And still another: Self-confidence, or a lack thereof. We doubt ourselves, often, because we have unintentionally made ourselves dependent on other people’s opinions and feedback to sustain our productivity. When you’re writing alone at your desk and no one has had the opportunity to read your work, it’s common to start questioning whether you’re even doing the work “right.”

We abandon projects because we like to chase shiny objects. And because we’re scared of the uncertainty of the future. And many of us simply lack the years of experience it usually takes to build up the kind of confidence needed to write continuously when no one’s watching.

Time management and “commitment issues” are also common problems, but you probably already knew that.

Is it a sin to leave one work-in-progress so you can start another one? I’ve seen many writers — even highly successful authors — create “ten commandments” lists for writers over the years. “Thou shalt not cheat on your work in progress” and all that. And for the most part, I don’t disagree. But there are always exceptions.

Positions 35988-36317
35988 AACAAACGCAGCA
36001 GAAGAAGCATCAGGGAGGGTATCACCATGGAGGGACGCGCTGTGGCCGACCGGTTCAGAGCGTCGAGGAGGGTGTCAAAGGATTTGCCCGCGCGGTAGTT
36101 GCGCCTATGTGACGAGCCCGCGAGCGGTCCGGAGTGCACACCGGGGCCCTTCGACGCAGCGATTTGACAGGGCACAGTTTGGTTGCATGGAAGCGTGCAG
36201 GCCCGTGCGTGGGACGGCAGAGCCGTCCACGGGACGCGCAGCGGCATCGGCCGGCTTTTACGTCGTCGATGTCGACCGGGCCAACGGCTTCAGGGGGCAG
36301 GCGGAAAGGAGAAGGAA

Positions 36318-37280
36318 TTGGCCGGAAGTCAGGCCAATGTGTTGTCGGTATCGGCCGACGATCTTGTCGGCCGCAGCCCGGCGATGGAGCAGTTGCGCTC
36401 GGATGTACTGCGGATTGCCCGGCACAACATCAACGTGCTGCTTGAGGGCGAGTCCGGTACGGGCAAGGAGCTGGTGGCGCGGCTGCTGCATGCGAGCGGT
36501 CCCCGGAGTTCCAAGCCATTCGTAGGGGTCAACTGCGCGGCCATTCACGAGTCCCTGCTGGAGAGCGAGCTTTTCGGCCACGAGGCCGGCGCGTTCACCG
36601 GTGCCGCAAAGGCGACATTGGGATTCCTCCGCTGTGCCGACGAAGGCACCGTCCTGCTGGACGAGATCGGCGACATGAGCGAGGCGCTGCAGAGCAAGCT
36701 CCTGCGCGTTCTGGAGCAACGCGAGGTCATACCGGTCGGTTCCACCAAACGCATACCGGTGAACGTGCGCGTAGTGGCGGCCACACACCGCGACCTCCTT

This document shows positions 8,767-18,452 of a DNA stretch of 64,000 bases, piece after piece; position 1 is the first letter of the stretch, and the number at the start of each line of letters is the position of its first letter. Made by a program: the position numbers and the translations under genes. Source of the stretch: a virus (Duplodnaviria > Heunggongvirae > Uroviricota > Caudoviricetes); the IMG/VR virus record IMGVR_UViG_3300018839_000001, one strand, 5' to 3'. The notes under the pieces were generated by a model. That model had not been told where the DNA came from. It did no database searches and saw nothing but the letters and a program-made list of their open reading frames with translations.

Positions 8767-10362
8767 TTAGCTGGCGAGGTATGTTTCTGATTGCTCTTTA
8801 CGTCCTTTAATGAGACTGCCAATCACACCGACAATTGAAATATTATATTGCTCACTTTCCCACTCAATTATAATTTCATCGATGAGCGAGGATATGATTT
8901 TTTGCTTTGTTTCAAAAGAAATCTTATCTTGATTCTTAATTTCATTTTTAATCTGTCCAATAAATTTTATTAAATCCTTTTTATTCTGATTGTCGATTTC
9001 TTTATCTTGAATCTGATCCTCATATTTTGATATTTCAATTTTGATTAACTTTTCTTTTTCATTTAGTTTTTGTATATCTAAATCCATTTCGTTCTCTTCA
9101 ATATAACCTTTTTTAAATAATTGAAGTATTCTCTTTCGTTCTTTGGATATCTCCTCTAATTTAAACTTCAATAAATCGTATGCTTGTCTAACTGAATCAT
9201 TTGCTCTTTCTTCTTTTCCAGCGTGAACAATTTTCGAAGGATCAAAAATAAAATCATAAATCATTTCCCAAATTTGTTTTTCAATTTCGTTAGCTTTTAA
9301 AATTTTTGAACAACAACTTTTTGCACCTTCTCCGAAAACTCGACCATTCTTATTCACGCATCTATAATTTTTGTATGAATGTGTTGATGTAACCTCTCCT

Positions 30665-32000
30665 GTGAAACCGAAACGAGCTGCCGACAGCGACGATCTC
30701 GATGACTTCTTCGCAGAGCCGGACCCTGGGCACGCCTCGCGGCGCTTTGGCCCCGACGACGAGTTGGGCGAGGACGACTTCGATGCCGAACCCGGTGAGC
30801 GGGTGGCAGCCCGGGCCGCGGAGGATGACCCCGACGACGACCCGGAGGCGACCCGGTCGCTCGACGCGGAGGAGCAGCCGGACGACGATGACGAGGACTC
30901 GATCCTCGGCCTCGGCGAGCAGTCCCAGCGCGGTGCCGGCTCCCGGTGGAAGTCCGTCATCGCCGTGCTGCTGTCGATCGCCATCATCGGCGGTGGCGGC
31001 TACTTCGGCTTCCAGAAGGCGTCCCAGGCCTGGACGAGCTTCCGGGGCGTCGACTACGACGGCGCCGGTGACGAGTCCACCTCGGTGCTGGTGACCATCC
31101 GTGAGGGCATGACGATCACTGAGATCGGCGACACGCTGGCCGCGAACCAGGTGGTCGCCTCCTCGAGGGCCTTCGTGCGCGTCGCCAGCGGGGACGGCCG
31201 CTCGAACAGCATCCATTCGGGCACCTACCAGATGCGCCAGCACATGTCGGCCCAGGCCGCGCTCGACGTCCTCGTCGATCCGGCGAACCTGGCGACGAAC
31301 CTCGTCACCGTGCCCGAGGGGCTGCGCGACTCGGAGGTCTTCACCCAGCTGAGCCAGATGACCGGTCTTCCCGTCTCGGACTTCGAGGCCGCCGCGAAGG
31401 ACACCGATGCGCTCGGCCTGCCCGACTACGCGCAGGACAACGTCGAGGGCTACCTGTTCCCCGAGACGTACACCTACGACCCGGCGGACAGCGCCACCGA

Here’s the thing: It’s normal to get a good way into a novel or blog post or whatever you happen to be writing and realize what you have in front of you just isn’t working. Ideas are sometimes hard to visualize if you don’t write them down, so it’s often necessary to lay it all out on paper and/or on a screen, even write a decent portion of something, so you can see whether or not it’s feasible.

Sometimes it isn’t. And that’s OK. Not everything you try is going to work — and you just can’t always know either way until you give it a chance.

But this becomes a legitimate problem when you find yourself unable to finish anything you start — rather, you start something new in the middle of trying to finish something “old” every single time. It’s OK to do this occasionally as you’re experimenting, but if you’re never finishing anything, it might be a good time to stop and re-evaluate what you’re really trying to accomplish with what you’re currently working on.